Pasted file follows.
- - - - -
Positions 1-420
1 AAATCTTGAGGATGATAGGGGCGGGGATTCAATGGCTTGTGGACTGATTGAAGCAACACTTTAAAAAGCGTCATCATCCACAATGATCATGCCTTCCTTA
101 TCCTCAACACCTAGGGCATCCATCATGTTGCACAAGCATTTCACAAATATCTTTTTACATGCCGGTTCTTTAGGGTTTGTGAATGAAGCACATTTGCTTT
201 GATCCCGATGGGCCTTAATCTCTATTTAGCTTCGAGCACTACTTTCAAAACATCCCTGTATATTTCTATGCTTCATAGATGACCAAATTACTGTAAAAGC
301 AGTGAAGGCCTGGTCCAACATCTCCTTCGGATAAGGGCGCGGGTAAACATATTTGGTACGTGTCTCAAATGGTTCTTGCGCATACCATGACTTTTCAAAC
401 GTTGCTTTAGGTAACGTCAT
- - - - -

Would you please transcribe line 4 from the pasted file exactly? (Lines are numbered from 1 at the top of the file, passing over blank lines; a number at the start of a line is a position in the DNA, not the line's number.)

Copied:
201 GATCCCGATGGGCCTTAATCTCTATTTAGCTTCGAGCACTACTTTCAAAACATCCCTGTATATTTCTATGCTTCATAGATGACCAAATTACTGTAAAAGC